Forget falling enrollment, a yawning achievement gap and draconian budgetary realities for the moment, because Minneapolis Public Schools may be on the brink of the biggest challenge to confront the district in years.
In coming weeks, school board members are poised to vote on proposals to create two schools that would operate largely outside the district bureaucracy.
One, a K-12 science program to open in 2011, would be operated by a nonprofit charter management organization headquartered in Chicago. The other, a K-5 French immersion school to open this fall, would be run by the teachers who staff it.
Both would be located on the city’s North Side, long home to some of the district’s poorest-performing schools.
The schools are the first to be put forward by the brand-new Office of New Schools, part of a district initiative to address the lowest-performing 25 percent of its schools. Creating a department to push for innovative new types of schools was one of the ideas suggested two years ago by McKinsey & Co. as a part of its package of recommendations for school reform.
Starting over from the ground up
In addition to bigger-picture reforms, the consultants said, the district should encourage innovation by starting programs from the ground up. Because the school system has long been criticized as bureaucratic, rigid and hierarchical, administrators should ask outsiders to create the new schools, they suggested.
The idea met with enthusiastic support from the Minneapolis Federation of Teachers, school board members and state lawmakers, who last session passed a law giving school boards more freedom to create new kinds of schools. With the new law in place, a committee of district, union and community members last spring invited proposals for new schools, eventually awarding grant funds from the state to four groups to allow them to work up full-scale proposals over the summer.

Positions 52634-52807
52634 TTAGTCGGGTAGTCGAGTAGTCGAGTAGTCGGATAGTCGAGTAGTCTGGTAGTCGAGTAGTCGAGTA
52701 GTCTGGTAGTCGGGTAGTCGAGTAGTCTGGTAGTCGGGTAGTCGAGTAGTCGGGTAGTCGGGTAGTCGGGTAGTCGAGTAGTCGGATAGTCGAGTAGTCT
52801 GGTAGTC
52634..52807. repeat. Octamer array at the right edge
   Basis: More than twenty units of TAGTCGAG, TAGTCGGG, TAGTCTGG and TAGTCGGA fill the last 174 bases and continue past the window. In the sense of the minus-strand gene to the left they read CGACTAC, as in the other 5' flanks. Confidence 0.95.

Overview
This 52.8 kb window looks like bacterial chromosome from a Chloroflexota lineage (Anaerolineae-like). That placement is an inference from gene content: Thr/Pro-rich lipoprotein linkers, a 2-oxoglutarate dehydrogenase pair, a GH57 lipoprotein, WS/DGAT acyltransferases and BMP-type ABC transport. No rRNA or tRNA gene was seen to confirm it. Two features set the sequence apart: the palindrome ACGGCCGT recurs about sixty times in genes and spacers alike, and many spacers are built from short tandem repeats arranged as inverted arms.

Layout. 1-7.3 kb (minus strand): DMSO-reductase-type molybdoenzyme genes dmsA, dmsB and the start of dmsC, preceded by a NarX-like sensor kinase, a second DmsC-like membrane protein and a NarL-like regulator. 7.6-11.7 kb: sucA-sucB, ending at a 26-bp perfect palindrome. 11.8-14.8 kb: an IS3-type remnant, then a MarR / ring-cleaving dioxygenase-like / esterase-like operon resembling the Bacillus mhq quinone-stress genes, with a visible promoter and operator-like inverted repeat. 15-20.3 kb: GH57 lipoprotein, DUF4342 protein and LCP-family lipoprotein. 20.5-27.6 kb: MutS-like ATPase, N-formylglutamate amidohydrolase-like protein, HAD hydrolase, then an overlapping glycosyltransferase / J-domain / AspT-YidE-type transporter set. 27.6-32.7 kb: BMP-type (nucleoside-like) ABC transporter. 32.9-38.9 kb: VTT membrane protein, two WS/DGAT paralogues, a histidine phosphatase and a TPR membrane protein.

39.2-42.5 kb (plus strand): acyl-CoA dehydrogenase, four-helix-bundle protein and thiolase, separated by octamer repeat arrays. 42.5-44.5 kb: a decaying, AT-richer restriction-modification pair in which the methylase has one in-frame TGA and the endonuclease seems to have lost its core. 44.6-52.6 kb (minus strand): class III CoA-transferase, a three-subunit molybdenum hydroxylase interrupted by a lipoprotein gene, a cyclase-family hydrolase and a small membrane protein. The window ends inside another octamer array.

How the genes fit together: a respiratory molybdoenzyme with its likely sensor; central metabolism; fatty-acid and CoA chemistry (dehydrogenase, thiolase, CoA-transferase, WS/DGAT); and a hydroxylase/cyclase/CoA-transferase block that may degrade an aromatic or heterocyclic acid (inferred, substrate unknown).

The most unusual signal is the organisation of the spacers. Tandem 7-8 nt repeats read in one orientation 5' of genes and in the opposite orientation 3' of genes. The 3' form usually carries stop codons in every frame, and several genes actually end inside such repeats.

The applicants had help from Education Evolving, a St. Paul-based think tank that advocates new forms of school governance, particularly “teacher-owned” schools where classroom educators are in charge of everything from the day’s lesson plan to school policy.
Last fall, two top contenders emerged; if approved, each would be the first of its kind in Minnesota. The Minnesota School of Science would begin serving students in kindergarten through sixth grade, most likely in one of the North Side schools shuttered in recent years, adding a grade each year until becoming a K-12 program.
Legally, the school would be a hybrid of sorts. Much as any entity seeking to create a charter school, the district would apply for a state charter and then sign a contract with Concept Schools, which operates similar math-and-science-focused charter schools in other parts of the Midwest.
“At one time, the district looked at charters as the enemy,” said Bob Wedl, the consultant provided by Education Evolving who also has served as a former state education commissioner. He’s also the district’s retired director of planning and policy.
“We talk about school choice for parents, but school boards have choices, too,” said Wedl. “Their job is to develop or put into place the kinds of schools kids really need.”
New law makes Minnesota a national leader